That the penalty range for disparaging remarks informed the ADC's decision to depart from the presumptive penalties for display of offensive material, a departure that was permissible under the NYPD's disciplinary system penalty guidelines, does not amount to disciplining [*2]petitioner for uncharged misconduct in violation of his due process rights (see Mayo v Personnel Review Bd. of Health & Hosps. Corp., 65 AD3d 470, 472 [1st Dept 2009]). On the contrary, the charges notified petitioner in detail of the conduct charged (see Wolfe v Kelly, 79 AD3d 406, 407, 410 [1st Dept 2010], appeal dismissed 17 NY3d 844 [2011]). In addition, petitioner was on notice that he faced potential dismissal, as the charges and specifications alleged that he "engaged in conduct prejudicial to the good order, efficiency, or discipline of [the NYPD]," which carries an aggravated penalty of termination under the Guidelines. The Commissioner's rejection of the negotiated penalty also specifically notified petitioner that the NYPD would seek dismissal.

Furthermore, respondents' determination is supported by substantial evidence (see 300 Gramatan Ave. Assoc. v State Div. of Human Rights, 45 NY2d 176, 181-182 [1978]). Petitioner's guilty plea, his testimony admitting that he sent the two memes and that he believed them to be offensive, and the facially offensive posts "established such relevant proof as a reasonable mind may accept as adequate to support the determination that petitioner[] [was] guilty of the offenses charged" (Matter of Abbate v Bratton, 232 AD2d 233, 234 [1st Dept 1996]). Petitioner's failure to include any comment on the messages, either contemporaneously or afterward, undermines his argument that he did not intend the memes to be offensive, but to communicate that he disapproved of them.

The penalty of dismissal is not "so disproportionate to the offense as to be shocking to one's sense of fairness" (Matter of Kelly v Safir, 96 NY2d 32, 38 [2001] [internal quotation marks omitted]). Although the penalty exceeded the aggravated presumptive penalty for display of offensive material, it did not exceed the aggravated penalty for conduct prejudicial to the good order and efficiency of the department. In any event, the Commissioner has the discretion to depart from the Guidelines and is afforded "great leeway" in disciplinary matters ( 38 [internal quotation marks omitted]; see also Administrative Code of City of NY § 14-115).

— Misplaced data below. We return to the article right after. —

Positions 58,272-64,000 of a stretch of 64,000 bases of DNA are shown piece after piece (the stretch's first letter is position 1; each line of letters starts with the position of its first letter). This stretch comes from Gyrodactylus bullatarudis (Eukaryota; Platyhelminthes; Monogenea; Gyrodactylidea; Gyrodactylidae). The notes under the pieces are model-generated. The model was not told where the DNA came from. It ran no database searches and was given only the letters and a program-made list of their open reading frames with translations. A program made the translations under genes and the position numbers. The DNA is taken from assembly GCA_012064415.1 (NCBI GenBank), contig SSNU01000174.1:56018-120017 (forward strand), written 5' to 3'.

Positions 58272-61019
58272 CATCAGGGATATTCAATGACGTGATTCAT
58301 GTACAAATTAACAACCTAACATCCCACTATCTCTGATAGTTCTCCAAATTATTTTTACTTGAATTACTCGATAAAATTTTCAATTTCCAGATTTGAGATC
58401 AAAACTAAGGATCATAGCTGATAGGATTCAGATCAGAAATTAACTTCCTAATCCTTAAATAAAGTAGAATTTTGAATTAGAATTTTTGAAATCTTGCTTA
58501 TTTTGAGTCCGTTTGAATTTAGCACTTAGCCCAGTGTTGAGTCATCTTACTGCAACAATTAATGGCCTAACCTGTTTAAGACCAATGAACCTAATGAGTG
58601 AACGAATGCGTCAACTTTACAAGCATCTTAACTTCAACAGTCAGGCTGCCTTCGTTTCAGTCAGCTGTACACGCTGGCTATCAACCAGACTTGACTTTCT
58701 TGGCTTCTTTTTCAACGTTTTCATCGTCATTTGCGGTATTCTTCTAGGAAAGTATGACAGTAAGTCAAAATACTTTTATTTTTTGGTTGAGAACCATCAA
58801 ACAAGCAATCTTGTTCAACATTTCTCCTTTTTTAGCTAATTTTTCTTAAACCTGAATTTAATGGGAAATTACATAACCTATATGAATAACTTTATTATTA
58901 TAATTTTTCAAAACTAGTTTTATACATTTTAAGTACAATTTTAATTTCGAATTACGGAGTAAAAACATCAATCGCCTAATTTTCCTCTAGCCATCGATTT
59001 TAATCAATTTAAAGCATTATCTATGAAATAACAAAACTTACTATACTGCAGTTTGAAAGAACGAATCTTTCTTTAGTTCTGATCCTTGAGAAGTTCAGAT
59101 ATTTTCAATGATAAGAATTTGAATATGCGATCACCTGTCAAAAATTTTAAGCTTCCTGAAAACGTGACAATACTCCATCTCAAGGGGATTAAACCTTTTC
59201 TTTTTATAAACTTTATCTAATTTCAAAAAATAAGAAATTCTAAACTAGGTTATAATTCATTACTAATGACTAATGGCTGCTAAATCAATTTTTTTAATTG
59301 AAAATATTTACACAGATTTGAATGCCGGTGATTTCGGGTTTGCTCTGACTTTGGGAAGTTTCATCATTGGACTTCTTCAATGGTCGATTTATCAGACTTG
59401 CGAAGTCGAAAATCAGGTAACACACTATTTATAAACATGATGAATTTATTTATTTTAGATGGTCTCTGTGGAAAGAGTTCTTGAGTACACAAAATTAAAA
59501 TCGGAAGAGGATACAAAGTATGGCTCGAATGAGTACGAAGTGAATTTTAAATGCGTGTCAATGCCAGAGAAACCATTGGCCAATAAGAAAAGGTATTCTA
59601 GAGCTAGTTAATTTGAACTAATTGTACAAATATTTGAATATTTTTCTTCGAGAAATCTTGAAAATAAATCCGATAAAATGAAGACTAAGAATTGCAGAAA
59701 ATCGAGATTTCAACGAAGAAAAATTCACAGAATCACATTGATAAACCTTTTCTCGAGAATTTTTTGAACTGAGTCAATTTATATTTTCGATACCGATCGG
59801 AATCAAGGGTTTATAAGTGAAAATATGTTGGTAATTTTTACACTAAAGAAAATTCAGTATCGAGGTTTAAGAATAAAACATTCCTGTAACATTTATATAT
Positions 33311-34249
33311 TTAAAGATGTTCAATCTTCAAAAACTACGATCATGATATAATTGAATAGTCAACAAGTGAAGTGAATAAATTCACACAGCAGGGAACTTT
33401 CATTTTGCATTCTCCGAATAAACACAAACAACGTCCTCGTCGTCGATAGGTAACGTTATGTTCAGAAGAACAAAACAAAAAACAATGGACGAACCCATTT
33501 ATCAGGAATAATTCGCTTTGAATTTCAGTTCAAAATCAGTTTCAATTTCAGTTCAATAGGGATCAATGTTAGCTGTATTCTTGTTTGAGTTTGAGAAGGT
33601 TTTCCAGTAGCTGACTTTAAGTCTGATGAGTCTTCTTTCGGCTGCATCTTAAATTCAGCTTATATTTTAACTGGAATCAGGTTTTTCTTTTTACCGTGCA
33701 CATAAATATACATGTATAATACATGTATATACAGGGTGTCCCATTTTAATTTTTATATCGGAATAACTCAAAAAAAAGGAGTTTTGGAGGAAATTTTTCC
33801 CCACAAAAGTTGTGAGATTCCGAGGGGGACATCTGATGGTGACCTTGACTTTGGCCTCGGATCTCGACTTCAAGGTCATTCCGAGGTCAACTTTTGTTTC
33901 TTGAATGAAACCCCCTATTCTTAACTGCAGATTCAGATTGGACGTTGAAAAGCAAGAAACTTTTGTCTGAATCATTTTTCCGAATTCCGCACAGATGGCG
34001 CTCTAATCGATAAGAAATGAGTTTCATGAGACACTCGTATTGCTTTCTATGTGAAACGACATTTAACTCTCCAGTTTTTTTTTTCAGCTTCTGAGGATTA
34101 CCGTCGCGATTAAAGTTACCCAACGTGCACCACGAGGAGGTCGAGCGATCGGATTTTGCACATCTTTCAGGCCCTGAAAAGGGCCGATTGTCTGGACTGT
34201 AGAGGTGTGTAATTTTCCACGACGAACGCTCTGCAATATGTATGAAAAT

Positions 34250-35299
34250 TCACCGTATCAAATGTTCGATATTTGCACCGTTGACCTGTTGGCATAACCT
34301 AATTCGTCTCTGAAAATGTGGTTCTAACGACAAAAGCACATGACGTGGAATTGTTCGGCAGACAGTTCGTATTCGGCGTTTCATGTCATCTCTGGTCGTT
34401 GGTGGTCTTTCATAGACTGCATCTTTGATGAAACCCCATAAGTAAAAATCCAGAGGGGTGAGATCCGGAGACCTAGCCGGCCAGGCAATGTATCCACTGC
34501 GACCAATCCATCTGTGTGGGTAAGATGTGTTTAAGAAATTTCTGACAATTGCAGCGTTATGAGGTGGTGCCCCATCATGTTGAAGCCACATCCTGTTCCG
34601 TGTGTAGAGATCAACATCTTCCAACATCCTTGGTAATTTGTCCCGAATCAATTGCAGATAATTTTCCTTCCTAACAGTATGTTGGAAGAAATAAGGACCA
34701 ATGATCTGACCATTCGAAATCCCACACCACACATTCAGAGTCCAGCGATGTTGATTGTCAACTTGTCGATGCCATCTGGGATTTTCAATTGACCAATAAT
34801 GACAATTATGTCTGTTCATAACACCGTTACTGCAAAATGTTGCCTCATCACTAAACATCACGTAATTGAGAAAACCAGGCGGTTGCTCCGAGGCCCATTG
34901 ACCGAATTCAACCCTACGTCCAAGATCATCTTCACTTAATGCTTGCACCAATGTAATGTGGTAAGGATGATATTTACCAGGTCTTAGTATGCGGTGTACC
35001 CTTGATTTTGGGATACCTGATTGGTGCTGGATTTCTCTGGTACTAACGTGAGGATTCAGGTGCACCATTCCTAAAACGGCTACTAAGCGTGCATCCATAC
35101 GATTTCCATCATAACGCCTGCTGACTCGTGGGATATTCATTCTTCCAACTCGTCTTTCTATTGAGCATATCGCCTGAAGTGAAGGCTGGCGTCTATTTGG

ENTERED: May 28, 2024

May 28, 2024

Court granted school district's motion for summary judgment dismissing the petitioner's complaint based on the school district argument that it could not be held liable as the school district did not owe a special duty of care to the petitioner

Villa-Lefler v Department of Educ. of the City of N.Y.

2024 NY Slip Op 02343

Decided on May 1, 2024

Appellate Division, Second Department

Published by New York State Law Reporting Bureau pursuant to Judiciary Law § 431.

This opinion is uncorrected and subject to revision before publication in the Official Reports.

Decided on May 1, 2024 SUPREME COURT OF THE STATE OF NEW YORK Appellate Division, Second Judicial Department

(Index No. 1307/11)

[*1]Dianna Villa-Lefler, respondent,


Department of Education of the City of
New York, et al., appellants.

Sylvia O. Hinds-Radix, Corporation Counsel, New York, NY (Elina Druker and Antonella Karlin of counsel), for appellants.

The Berkman Law Office, LLC, Brooklyn, NY (Kenneth A. Leitner of counsel), for respondent (no brief filed).



In an action to recover damages for personal injuries, the defendants appeal from an order of the Supreme Court, Kings County (Katherine Levine, J.), dated February 23, 2022. The order denied the defendants' motion for summary judgment dismissing the complaint.